Considering its swollen cast of reprobates it takes around half of its duration before we get to the meat but, once this arrives, it’s just like we’re back in the eighties. Nothing has changed, although I don’t remember any flick from that epoch being so flagrant with its splatter. Except possibly Scott Spiegel’s 1989 stalk-fest Intruder and it is here that it seems Nicholson has shopped for much of his inspiration. It is similar in tone, the performances are of the same standard, and the bloodletting is equivalently excessive…plus spare.
From the first double-kill, which features possibly the only ever filmic introduction to ‘death by 69’, it does away with tension, shelves any futile attempt to scare and becomes all about the red stuff. This is where Gutterballs gets it on the money. Nicholson is quite the auteur you see; having vast experience in multiple fields which have enabled him to work alongside such behemoths as fellow Canadian David Cronenberg for one. He has also designed prosthetics and FX for an over-abundance of successful TV series’ which include Smallville, Supernatural and Stargate SG-1 to name but three.
We are in hands far more than merely capable and it is as though he crams in every technique he has learned to this point just for the sheer helluvit. Heads are blown wide open, eyes gouged, faces hot waxed and, in a moment even I winced at, a penis is dichotomized without so much as a cut-away, fashioning a female sex organ from the trimmings. I shit you never. The victim in question is like an extra in a John Walters flick or Divine’s lesser-known brother/sister, whichever you prefer and takes the campiness to a whole fresh level. But Keeper’s personal darling would have to be Steve.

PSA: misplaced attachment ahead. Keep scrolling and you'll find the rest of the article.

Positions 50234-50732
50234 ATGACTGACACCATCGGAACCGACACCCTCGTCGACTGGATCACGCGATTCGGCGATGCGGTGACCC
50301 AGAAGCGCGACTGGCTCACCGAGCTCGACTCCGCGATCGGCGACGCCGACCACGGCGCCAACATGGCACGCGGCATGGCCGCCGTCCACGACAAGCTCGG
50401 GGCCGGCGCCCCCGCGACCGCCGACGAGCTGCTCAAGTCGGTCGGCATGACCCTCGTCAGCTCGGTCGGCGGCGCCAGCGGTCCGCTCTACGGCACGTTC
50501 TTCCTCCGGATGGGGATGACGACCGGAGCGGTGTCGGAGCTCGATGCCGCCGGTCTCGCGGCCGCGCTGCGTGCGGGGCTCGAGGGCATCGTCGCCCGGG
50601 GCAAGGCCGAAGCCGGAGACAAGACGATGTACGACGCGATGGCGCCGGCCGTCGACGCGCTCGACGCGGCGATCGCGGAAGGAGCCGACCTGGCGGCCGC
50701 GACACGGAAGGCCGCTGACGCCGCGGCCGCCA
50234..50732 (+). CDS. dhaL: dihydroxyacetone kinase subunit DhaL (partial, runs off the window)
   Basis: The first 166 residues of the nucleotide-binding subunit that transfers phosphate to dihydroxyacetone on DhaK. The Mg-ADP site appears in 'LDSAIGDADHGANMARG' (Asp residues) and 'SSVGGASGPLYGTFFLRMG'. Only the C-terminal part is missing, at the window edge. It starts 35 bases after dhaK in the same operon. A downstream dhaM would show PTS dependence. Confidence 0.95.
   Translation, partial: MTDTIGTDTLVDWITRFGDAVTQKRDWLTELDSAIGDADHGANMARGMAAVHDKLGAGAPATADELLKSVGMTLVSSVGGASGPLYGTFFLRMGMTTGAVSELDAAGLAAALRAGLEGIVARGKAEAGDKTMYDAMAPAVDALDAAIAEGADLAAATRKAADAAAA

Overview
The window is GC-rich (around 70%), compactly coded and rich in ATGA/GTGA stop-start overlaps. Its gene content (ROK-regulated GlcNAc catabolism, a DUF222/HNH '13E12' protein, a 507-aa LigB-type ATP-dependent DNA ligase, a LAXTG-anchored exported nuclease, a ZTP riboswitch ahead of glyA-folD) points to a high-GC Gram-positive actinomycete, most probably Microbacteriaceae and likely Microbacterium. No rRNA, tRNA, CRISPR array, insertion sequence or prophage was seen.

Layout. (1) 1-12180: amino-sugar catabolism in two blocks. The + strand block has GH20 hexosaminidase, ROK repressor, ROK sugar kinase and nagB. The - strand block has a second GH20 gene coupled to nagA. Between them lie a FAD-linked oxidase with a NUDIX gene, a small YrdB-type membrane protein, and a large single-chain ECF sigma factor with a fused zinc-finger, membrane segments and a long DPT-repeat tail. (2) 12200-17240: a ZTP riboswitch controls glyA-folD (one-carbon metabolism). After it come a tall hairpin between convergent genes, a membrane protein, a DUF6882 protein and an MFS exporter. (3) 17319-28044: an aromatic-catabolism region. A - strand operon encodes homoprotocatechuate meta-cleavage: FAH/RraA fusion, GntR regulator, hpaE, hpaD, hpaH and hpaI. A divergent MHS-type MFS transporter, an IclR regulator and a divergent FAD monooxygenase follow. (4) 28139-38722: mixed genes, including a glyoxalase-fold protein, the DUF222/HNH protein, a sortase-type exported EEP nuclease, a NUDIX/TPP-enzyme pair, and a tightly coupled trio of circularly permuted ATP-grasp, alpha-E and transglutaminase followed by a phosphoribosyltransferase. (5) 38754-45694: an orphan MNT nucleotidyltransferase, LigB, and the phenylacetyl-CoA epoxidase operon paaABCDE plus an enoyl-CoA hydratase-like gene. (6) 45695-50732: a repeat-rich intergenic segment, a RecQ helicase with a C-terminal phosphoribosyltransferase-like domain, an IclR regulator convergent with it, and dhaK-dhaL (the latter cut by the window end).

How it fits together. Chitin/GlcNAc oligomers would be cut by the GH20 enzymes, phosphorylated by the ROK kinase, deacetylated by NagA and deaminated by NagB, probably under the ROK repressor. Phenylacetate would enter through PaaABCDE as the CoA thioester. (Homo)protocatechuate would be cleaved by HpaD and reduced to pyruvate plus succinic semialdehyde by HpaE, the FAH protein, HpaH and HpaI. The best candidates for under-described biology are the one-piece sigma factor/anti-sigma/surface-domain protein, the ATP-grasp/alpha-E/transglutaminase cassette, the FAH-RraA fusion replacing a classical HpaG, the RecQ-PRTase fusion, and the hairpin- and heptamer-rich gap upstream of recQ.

Steve is perchance the most repugnant ‘shit nuts’ of a character ever devised and spends the lion-share of his lengthy screen time cussing, bitching over his broken foot or querying where his ‘whores’ have gotten to. Talk about the fungus among us, this guy takes it to whole new unexplored levels. If you allow yourself to hate him just enough, then he remarkably begins to grow on you. Either that or you simply become whittled down enough.
The plot, with all its disappearances and red herrings, is pure silage and Nicholson has the audacity to throw in a Scooby Doo-like reveal at the close which beggars belief. By the time we are at this juncture, we’re at least five beers down and have lost much of the ability to question. On a marginally more positive note, the ‘Bowling Bag Killer’ appears on the scorecard with each kill culminating in a strike which is a nice touch and there are affectionate nods to 80s flicks Henry: Portrait of a Serial Killer and 976-Evil too for the clever dicks.
If you are willing to overlook its failings, which are numerous but intentionally so, and the fact that the standout performance comes courtesy of a Waxatronic ball-cleaning machine, then you are in for a rather splatter-tastic 30/96 minutes. Do the math and you’ll know whether it’s a trip worth taking. Just don’t come crying.
Crimson Quill’s Judgement: 5/10
Grue Rating: 5/5
For the Grue-Guzzlers & Pelt-Nuzzlers: Fill your bowling bags. The kills are where it’s at, once the bodies begin to pile up the rot stops…it’s as simple as that. The FX is actually very well handled for the most part with standouts coming in the form of a close range shotgun face blast and death by Waxatronic. The genital mutilation scene however is enough to bring tears to the eyes of a eunuch. As for skin count, Nicholson’s film offers a veritable smorgasbord, from extreme close-ups of commando-clad bowling vixens to the sighting of one too many members for Keeper’s liking…it’s all here and flapping happily.
Keeper of the Crimson Quill